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The Cost of Being Female: Mental Health and Psychosocial Support of Displaced Female Youth in South Sudan and the Kurdistan Region of Iraq
In following the lives of displaced female youth in South Sudan and the Kurdistan Region of Iraq, the research team was struck by how central mental health—in particular poor mental health and psychosocial functioning (MHPSS)—was to the lives of the study participants. This briefing paper outlines the general situation of displaced female youth—unmarried, married, divorced, widowed—from a MHPSS lens. The study shows how female youth in displacement are negatively impacted by traumatic experiences coming from their families, communities, and as a result of war. It also provides evidence for the long-term negative impacts of being forcibly married, divorced, and widowed. However, some participants who married early, or had pregnancies out of wedlock described the positive impacts of these events.
The main findings of this study include:
- Female youth in the study, on average, experienced 14 types of traumatic events despite their young age. In both countries, the more traumatic events experienced, the lower their scores on a standardized resilience measure.
- Participants faced ongoing threats to their personal security, which negatively impacted their mental health and psychosocial functioning.
- MHPSS was poorer amongst adolescents who were forcibly married, as well as those that were divorced or widowed. Suicidal ideation and attempts were not uncommon.
- Female youth living with disabilities faced social exclusion, harassment, and difficulties accessing school. Most felt that they are a burden to their families.
- In both countries, female youth described that they derived strength and well-being from social connections, including friends, boyfriends, husbands, and members of their natal families and in-laws.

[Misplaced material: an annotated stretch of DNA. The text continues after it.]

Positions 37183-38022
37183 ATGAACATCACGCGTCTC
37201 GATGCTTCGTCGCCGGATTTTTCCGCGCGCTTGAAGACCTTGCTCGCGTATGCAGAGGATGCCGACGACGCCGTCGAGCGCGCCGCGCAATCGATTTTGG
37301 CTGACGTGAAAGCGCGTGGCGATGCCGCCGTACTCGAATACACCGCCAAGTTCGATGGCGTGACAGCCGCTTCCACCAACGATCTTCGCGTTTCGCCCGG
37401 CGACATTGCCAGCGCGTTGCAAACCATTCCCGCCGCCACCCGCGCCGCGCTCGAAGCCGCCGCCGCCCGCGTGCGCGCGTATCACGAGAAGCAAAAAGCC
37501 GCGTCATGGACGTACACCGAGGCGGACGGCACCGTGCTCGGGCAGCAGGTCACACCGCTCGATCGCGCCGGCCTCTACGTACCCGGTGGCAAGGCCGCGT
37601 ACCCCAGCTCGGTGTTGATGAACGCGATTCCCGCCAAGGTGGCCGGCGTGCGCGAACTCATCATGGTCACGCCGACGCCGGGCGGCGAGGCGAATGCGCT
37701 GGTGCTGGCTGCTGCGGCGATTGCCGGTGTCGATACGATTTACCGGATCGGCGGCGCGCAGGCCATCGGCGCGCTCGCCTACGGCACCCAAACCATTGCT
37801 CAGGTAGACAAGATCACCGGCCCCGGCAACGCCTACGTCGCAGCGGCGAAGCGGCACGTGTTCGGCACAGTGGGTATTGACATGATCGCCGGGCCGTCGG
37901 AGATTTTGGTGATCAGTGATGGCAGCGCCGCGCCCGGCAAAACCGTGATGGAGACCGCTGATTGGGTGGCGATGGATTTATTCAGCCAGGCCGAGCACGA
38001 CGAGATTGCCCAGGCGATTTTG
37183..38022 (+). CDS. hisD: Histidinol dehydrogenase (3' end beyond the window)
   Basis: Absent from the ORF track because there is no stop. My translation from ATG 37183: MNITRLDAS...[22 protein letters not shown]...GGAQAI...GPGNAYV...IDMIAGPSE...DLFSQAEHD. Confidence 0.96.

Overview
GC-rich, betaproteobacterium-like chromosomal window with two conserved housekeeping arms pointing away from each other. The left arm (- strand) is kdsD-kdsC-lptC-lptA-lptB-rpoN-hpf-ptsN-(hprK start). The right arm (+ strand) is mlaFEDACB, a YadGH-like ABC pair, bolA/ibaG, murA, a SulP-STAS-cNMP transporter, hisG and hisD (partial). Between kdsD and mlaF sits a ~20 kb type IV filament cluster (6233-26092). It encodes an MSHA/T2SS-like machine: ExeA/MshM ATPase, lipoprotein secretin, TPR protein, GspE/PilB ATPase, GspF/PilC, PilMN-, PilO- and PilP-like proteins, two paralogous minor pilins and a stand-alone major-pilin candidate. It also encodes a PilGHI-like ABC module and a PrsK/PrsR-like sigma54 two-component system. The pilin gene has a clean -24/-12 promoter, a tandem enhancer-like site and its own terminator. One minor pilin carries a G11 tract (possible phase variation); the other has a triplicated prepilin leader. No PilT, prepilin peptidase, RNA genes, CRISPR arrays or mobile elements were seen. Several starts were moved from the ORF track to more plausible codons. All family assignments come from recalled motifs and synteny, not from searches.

- Poor mental health and psychosocial functioning was found to stem from patriarchal norms and gender inequalities—dictating the types of abuse and deprivation female youth suffer, as well as the family, community, and legal responses to such abuses.
One in five girls is married under the age of 18 globally, and this practice likely increases during crises, including conflict, displacement, and COVID 19. While the negative repercussions on the child bride, her family, and eventual children are well-documented, little is known about the needs, challenges, opportunities, and constraints faced by female youth in displacement, including how early marriage transpires, and how lives unfold after marriage. As such, the Feinstein International Center together with Save the Children Denmark followed a cohort of displaced adolescent girls in South Sudan and the Kurdistan Region of Iraq (KRI) between the ages of 14 and 23 for 1.5 years using holistic, participatory methods.
The sample included internally displaced South Sudanese in South Sudan, and Syrian refugees and displaced Yazidis in the KRI. Research participants were unmarried, married (as minors), divorced, and widowed. Many girls in the cohort became pregnant as minors, and/or have physical, psychological, and intellectual disabilities.
The researchers conducted more than 600 interviews with more than 100 members of the cohort. This data will inform briefing papers on six topics:
- early pregnancy and sexual and reproductive health
- decision making around the practice of early marriage
- life after early marriage
- the special situation of divorced and widowed female youth
- mental health and psychological support, displacement, and early marriage
- education, displacement, and early marriage
Each paper provides cross-sectoral, concrete recommendations for humanitarian organizations seeking to prevent and respond to early marriage in fragile settings.
This project received support from Save the Children Denmark, DANIDA, Tufts University, and the European Union’s Horizon 2020 Research and Innovation Program under the Marie Sklodowska-Curie grant agreement No 786064.